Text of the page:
As a multistate investment group tackling issues like economic development, the Central Appalachia team was unlike other participants, says Omar Carrillo Tinajero, director of innovation and learning at CCI, who ran the Connect Capital program. Tinajero was impressed with the team’s dedication to democratic decision making and to creating a partnership built on trust, he says, noting that the capacity communities need to be ready to absorb capital flows from the strength of relationships. Struck by how expansive the investment pipelines had to be, CCI supported the team as they identified the large-scale deals that now make up the majority of Invest Appalachia’s planned first round of investments. 



Capital Ideas 

Invest Appalachia launched with four major sectoral priorities: clean energy, creative placemaking, community health, and food and agriculture. These priorities were identified through a multiyear collaborative research and design phase involving a variety of regional stakeholders, including members of CAN and AFN, CDFIs, public agencies, and community development groups. The fund’s investment strategy will be guided by a board of 14 diverse stakeholders, and a Community Advisory Council and Investment Committee will oversee the deployment of funds, drive sector priorities, and define and measure goals and impact. 

Building a more robust local and regional food system is a priority for funders and practitioners in Central Appalachia. Credit: Rural Action.

The Hope Building program, which has provided a path to affordable homeownership for Sonya Comes and others, offers an example of how Invest Appalachia would add to capital stacks across the region in the area of community health. A potential investment in Hope could leverage millions in total investment from the Housing Development Alliance, ARC, Fahe, and the Appalachian Impact Fund housed at the Foundation for Appalachian Kentucky. Invest Appalachia can support existing investors by helping to meet the need for flexible and subordinate loan capital in these types of innovative investments, “de-risking” partially secured debt through credit enhancements like loan loss reserves. This would make it possible for HDA to create more jobs, build more homes, and leverage more financing.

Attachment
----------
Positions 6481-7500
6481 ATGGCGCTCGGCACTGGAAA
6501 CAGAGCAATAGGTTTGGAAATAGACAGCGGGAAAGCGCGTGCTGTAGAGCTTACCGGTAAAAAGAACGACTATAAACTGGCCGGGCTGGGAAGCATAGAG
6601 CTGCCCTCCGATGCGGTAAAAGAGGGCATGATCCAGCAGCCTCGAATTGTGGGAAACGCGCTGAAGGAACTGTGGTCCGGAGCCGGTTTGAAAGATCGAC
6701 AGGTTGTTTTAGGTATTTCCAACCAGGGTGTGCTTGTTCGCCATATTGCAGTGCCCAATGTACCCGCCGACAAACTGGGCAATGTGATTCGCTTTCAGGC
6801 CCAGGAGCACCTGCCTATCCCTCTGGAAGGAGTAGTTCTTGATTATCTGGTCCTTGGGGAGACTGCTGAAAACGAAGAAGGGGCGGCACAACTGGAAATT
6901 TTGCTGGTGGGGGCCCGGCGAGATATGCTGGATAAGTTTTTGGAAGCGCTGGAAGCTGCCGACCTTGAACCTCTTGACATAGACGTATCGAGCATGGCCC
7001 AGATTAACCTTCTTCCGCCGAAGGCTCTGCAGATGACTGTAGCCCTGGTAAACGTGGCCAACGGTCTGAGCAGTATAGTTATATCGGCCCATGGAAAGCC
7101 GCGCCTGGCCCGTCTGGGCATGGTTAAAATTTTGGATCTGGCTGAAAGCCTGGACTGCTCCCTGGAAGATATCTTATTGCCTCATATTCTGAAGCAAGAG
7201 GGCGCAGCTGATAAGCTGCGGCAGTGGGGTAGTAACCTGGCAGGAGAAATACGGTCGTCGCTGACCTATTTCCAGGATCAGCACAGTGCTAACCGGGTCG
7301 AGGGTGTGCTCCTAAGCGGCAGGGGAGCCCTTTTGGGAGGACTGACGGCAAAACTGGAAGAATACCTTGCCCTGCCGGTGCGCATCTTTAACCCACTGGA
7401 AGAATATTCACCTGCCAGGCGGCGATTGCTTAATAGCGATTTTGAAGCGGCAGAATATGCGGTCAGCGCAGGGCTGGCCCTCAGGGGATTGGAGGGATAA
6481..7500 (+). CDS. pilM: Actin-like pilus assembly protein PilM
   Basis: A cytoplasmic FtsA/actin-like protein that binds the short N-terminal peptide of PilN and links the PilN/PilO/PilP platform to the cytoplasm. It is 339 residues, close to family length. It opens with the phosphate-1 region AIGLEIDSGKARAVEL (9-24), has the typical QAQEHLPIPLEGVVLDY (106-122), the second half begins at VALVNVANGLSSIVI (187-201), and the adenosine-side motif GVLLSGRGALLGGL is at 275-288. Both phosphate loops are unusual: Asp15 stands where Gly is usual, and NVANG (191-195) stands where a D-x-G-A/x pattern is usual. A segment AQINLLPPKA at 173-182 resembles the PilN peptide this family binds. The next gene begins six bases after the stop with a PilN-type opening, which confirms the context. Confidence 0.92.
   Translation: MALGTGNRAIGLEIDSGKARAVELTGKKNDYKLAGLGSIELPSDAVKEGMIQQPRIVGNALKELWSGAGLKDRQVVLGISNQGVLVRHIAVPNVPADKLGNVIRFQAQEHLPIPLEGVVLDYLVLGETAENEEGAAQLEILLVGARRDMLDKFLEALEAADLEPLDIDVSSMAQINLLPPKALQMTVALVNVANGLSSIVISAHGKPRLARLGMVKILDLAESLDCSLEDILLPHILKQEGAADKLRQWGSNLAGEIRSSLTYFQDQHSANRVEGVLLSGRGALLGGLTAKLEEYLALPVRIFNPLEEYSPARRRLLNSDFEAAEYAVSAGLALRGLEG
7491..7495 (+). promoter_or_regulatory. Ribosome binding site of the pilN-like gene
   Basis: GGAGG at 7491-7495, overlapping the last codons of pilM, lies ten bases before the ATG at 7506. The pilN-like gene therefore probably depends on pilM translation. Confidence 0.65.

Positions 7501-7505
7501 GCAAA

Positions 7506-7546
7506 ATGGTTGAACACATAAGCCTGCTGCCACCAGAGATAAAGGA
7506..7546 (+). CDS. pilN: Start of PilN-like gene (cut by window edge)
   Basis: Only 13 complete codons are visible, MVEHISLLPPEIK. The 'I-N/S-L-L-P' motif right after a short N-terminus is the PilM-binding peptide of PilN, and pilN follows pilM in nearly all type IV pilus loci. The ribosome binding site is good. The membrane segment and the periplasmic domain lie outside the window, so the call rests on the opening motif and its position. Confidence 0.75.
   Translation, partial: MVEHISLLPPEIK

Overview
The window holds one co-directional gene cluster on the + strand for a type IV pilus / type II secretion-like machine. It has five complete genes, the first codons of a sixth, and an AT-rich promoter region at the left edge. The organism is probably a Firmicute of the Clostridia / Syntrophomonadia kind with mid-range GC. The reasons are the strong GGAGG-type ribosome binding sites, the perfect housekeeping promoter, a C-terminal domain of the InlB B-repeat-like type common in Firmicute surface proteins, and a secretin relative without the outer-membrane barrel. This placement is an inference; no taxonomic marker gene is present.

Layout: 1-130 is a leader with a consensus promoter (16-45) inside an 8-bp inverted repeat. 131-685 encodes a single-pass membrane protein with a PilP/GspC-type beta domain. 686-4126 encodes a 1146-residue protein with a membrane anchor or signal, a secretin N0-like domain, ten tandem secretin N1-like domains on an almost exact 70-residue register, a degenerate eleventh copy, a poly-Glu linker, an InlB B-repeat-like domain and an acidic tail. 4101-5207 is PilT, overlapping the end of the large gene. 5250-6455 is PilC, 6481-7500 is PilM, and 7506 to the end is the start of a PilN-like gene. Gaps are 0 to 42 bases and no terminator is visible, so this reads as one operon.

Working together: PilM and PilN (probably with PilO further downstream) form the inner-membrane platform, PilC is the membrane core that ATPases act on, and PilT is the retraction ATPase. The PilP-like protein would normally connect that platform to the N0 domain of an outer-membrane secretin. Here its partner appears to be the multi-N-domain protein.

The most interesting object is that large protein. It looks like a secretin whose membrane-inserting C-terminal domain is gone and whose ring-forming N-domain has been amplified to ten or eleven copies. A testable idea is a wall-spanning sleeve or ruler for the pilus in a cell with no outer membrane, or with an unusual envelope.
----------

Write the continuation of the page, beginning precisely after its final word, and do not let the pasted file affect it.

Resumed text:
Morgan, who noted that Fahe has invested in HDA for over 20 years, sees affordable housing as “a driver for economic recovery” and hopes Invest Appalachia can access resources that can bring this project, and others like it, to scale. Invest Appalachia aims to play this kind of role in projects ranging from downtown revitalization to solar energy installations. 

Crosson is currently conducting a capital drive with the backing of Richmond, Virginia-based Locus Impact Investing, the fund’s investment manager, and says the fund is on track to close its first round of capital raise by the end of the second quarter in 2022. The total target for the Invest Appalachia Fund, an LLC affiliate managed by the nonprofit, is $40 million by early 2023, which will be invested over a seven-year period. This repayable investment will be complemented by a catalytic capital pool of philanthropic funds that will support inclusive pipeline development and help investment-worthy projects become investment-ready. 

The catalytic capital pool will provide flexible, grant-like funds that help projects seeking investment to address capacity, collateral, or risk issues that are preventing them from accessing repayable capital. As Crosson wrote in a recent Nonprofit Quarterly article, “Without credit enhancements, subsidies, and other flexible non-extractive capital to accelerate and de-risk projects, large-scale investment will not reach the underserved residents of low-wealth places like Appalachia.” Meanwhile, the Invest Appalachia Fund, LLC, will be a source of repayable investment in the form of large, flexible loans deployed alongside and in support of other regional investment partners like CDFIs. This fund intentionally takes on more risk than most lenders, in order to leverage capital into difficult-to-invest projects. Due to its blended structure, it will be able to absorb this risk and still return capital and concessionary (below-market) returns to investors. 

Crosson says Locus Impact Investing was a natural fit to serve as the fund’s investment manager, because of its track record in creative financing and its roots in the region. Deb Markley, VP of Locus, has been working in the region for more than three decades. Markley characterized Invest Appalachia as an “essential, trusted partner” and said she believes Crosson has the right kinds of networks and trust to overcome the challenges inherent in a resource-scarce rural region, where new or ambitious community development efforts sometimes encounter historically informed skepticism or resistance. 

“For too long, Appalachia has been defined by what it lacks,” Markley wrote in an article on the Locus website. “By lifting up investment opportunities and supporting locally rooted practitioners and financial institutions, Invest Appalachia is reflecting a new narrative about the region to outside investors—presenting Central Appalachia as a place of opportunity and vision. As an innovator in the community capital space, Invest Appalachia is proof positive that rural regions can and do nurture creativity and provide lessons for other parts of the country.”